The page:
Although President-elect Biden will sympathize with these interests, he will have a difficult time shaping US policy to partner with the region. Biden will find it easier to address Northern Triangle issues, but at a cost that incumbent governments might not be willing to pay.
Biden’s foreign policy will give priority to diplomacy and multilateralism. The good news for Latin America is that the new administration will promote quick and broad accessibility to COVID-19 vaccines and treatments. There will be no “America First” approach to the pandemic. The Trump administration was surprisingly sympathetic to the financial restructuring needs of Argentina and Ecuador, and the Biden administration will continue that policy. It will probably be more willing to expand the financing capacity of the International Monetary Fund by agreeing to an expansion of Special Drawing Rights, but it will unlikely be unable to increase US contributions to multilateral institutions since that would require a Congressional vote (unless the Georgia Senate run-offs in January hand Democrats unexpected – though weak – control of the Senate).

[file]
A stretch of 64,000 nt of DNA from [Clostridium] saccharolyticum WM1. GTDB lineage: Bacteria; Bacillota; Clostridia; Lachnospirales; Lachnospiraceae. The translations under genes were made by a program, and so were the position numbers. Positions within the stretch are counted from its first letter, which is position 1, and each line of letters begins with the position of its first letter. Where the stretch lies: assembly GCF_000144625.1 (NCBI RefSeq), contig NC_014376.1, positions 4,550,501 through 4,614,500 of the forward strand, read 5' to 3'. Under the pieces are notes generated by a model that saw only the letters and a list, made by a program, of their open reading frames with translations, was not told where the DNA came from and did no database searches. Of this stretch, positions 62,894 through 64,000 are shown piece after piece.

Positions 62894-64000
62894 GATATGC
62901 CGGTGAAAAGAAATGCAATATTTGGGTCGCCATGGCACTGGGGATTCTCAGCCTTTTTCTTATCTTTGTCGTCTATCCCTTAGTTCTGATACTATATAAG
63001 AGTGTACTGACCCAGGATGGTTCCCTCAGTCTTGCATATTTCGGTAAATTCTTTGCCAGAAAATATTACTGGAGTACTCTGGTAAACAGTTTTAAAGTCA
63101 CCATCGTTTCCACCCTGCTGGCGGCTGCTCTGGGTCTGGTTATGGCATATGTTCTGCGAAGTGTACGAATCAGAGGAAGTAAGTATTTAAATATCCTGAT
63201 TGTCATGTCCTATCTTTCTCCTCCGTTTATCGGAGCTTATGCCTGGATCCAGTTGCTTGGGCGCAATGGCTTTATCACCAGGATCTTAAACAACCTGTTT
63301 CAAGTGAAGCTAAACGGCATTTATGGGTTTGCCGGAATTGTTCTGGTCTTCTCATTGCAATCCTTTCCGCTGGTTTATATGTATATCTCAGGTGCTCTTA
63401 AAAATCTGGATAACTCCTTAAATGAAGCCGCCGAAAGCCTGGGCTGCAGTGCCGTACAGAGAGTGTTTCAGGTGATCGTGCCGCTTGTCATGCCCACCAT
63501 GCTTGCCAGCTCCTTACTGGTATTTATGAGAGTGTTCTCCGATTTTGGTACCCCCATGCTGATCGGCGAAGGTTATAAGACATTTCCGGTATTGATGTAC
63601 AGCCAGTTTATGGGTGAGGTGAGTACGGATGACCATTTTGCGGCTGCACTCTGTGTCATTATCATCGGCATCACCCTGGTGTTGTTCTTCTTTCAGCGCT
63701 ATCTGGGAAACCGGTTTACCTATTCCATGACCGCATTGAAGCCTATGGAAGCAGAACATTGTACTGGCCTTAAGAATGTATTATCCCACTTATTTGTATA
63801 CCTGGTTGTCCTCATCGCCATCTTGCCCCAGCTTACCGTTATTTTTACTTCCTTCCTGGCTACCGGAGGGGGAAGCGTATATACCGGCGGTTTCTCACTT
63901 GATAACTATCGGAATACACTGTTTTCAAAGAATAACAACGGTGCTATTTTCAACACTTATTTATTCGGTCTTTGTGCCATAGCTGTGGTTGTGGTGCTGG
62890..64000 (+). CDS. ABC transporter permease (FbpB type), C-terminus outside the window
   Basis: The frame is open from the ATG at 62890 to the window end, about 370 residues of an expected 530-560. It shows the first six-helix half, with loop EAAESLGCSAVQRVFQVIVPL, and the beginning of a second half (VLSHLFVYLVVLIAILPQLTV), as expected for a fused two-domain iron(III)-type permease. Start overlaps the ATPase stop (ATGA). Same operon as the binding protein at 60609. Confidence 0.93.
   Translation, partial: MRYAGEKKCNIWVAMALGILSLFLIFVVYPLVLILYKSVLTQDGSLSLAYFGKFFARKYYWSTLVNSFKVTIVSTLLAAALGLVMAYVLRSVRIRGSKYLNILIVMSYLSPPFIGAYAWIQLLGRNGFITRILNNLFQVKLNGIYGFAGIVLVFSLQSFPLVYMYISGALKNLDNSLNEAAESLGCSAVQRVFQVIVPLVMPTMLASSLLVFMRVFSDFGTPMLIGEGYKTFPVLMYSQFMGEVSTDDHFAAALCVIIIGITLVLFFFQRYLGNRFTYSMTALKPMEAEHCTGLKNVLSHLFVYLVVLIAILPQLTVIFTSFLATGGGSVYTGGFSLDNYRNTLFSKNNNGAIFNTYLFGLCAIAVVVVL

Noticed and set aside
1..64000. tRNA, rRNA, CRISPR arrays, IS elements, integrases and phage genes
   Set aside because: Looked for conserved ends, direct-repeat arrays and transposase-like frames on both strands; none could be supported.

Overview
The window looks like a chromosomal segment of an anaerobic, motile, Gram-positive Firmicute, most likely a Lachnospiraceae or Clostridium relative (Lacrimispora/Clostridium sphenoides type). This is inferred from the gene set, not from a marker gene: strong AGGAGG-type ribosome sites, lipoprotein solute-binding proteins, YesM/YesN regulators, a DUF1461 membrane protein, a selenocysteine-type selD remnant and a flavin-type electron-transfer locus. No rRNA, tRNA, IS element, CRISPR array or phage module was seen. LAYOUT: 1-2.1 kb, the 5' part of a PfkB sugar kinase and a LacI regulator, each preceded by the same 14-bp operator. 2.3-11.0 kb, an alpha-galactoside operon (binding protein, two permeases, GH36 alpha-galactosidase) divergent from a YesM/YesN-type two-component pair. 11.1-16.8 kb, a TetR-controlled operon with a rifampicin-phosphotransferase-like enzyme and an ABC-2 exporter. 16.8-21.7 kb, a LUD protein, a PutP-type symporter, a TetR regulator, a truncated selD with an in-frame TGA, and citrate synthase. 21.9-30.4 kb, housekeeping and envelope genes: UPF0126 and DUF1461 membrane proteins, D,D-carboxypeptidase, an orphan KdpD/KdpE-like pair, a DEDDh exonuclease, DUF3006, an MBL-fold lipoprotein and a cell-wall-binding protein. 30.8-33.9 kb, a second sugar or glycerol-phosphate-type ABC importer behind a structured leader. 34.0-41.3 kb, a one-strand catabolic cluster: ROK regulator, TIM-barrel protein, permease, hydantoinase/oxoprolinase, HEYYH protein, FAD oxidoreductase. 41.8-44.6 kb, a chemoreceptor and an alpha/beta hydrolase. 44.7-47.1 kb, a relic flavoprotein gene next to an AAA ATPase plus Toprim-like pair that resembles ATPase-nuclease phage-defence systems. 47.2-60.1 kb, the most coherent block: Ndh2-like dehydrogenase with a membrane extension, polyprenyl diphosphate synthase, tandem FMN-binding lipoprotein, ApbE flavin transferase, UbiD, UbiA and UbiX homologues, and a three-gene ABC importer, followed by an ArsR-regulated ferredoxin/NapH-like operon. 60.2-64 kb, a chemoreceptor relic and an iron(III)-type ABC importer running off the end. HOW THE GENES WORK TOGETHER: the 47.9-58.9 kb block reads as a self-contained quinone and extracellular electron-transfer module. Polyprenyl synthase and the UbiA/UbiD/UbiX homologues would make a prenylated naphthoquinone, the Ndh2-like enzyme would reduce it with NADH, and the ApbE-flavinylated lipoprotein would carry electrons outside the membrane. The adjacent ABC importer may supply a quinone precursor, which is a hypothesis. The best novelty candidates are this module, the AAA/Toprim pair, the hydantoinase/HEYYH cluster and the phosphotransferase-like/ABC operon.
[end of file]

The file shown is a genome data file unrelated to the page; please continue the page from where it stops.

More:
In trade, the US-Mexico-Canada Agreement (USMCA) has become the model for Democrats – perhaps not the progressive wing – who seek to keep the trading system open. That means promoting labor rights (good for Latin American workers), but in a context that does not decrease US international competitiveness (bad in the short term for most Latin American countries). Barriers to the US market will decrease from Trump levels, but they are unlikely to open more than what had been possible during the Obama administration.